Thursday, November 15, 2018

Multi-Country Joint Chiefs of Global Tax Enforcement Targeting Enablers (11/15/18)

This article has more information on an a multi-country initiative with other countries to target enablers of tax evasion.  Tom Wilson, U.S. and four allies target tax-dodge specialists (Reuters 11/15/18), here.  The initiative is called the Joint Chiefs of Global Tax Enforcement (J5).  See IRS web site here:

According to the IRS web site:
The Joint Chiefs of Global Tax Enforcement (known as the J5) are committed to combatting transnational tax crime through increased enforcement collaboration. We will work together to gather information, share intelligence, conduct operations and build the capacity of tax crime enforcement officials. 
The J5 comprises the Australian Criminal Intelligence Commission (ACIC) and Australian Taxation Office (ATO), the Canada Revenue Agency (CRA), the Fiscale Inlichtingen-en Opsporingsdienst (FIOD), HM Revenue & Customs (HMRC), and Internal Revenue Service Criminal Investigation (IRS-CI). 
We are convinced that offshore structures and financial instruments, where used to commit tax crime and money laundering, are detrimental to the economic, fiscal, and social interests of our countries. We will work together to investigate those who enable transnational  tax crime and money laundering and those who benefit from it. We will also collaborate internationally to reduce the growing threat to tax administrations posed by cryptocurrencies and cybercrime and to make the most of data and technology.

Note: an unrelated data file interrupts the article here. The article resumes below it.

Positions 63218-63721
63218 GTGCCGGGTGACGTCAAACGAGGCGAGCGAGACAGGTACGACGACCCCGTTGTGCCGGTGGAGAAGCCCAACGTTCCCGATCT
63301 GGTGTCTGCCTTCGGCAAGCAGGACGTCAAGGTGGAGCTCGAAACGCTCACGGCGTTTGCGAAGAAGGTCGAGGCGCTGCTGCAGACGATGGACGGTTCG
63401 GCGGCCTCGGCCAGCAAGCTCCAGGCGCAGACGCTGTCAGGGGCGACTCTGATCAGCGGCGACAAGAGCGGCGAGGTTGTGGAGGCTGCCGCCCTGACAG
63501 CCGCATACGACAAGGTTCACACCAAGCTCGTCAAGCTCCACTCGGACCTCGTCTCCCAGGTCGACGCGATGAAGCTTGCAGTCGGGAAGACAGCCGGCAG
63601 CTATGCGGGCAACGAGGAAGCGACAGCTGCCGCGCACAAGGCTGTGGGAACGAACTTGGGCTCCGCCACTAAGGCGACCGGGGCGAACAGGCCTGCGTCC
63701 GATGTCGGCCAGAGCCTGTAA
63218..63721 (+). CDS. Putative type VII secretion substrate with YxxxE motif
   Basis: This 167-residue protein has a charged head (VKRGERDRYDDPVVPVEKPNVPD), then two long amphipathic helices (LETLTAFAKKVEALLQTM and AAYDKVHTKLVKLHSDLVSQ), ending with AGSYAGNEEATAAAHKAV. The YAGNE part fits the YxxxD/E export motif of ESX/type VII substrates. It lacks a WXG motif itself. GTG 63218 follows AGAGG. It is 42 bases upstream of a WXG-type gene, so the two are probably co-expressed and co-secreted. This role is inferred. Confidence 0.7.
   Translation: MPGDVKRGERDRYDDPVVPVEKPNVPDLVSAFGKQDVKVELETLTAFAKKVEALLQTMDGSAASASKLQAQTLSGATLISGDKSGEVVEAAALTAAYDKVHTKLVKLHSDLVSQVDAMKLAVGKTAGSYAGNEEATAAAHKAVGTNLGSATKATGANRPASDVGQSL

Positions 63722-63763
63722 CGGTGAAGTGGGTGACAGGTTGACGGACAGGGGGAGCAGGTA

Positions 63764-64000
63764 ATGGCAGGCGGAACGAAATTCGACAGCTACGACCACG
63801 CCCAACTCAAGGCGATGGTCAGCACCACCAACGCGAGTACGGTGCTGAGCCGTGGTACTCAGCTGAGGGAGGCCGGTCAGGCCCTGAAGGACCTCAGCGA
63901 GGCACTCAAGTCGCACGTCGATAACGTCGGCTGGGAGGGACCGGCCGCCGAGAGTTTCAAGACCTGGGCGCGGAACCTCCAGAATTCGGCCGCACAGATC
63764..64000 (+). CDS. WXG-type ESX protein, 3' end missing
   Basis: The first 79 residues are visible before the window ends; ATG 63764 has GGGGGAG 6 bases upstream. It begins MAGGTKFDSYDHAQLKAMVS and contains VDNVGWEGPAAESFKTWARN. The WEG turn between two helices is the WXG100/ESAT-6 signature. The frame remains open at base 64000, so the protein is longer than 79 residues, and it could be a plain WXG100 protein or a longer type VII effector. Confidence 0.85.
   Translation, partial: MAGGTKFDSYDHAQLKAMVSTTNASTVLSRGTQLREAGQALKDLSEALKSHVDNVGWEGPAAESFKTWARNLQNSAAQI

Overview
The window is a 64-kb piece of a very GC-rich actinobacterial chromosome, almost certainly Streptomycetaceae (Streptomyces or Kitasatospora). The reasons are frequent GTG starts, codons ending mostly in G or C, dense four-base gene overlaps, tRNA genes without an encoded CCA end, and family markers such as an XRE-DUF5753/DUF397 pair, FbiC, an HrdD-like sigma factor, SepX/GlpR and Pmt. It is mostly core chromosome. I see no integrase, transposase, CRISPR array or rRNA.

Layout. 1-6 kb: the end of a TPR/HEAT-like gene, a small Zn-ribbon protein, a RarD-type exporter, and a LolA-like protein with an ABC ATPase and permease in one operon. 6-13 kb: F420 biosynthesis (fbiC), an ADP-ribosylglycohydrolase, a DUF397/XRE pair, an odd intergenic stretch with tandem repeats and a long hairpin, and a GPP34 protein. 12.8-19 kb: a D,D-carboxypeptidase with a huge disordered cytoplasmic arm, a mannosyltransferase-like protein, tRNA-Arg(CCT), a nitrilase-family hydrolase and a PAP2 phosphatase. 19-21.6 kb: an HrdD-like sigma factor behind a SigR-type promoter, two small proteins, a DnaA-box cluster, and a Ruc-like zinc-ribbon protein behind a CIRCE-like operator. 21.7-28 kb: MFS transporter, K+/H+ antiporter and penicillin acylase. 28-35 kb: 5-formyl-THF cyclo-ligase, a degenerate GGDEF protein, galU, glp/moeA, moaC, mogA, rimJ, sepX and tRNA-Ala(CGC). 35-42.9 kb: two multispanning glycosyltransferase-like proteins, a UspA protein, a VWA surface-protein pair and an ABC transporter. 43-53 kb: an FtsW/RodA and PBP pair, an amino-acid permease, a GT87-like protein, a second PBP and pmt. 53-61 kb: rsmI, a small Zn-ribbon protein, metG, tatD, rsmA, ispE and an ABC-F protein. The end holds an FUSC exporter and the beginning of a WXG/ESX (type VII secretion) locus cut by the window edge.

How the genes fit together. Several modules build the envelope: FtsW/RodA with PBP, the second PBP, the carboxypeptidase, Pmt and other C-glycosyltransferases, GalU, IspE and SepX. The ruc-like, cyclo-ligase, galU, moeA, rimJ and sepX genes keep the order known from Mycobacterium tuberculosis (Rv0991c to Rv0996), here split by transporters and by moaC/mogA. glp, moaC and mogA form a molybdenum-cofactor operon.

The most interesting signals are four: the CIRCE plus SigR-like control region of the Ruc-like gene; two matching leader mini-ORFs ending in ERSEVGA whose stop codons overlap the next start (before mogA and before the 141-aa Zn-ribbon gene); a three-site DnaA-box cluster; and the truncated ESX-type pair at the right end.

Now back to the Reuters article, quoting Dan Fort:
“You investigate and you see where the money goes - inevitably it leads you to many levels, many different individuals and many different facilitators,” he said, with the IRS looking at the role of at community banks and smaller financial firms some money launderers may use. 
The J5 has said previously said that Britain’s tax enforcement agency, Her Majesty’s Revenue and Customs, has launched criminal investigations on more than 200 individuals and firms that make money by facilitating tax evasion. 
Cryptocurrencies are a key part of the J5’s work, Fort said, citing the risk that such coins are used in the United States to avoid capital gains taxes. Digital money can be used to transfer funds to people without the need for foreign bank accounts, he added.
The IRS is looking at the involvement of cryptocurrency exchanges and financial firms in withdrawals of digital money, and their conversion to government backed “fiat” currencies.\ 
“One of the ways to track cryptocurrencies, focused on when the actual cryptocurrency enters the system - folks want their money, and when it comes out is what we are focused on,” Fort said.
Picky nuance:  The IRS page linked above says that the Joint Chiefs are "combatting" transnational tax crimes.  That made me wonder if the word should be "combatting" or "combating."  My Google search quickly produced this discussion on word reference titled "combatting or combating," here, which linked to this offering in Dictionary.com, here:
combat
verb (used with object), com·bat·ed, com·bat·ing or (especially British) com·bat·ted, com·bat·ting.
Sure enough, my word processor spell-check flagged the double t version.

So there you have it.

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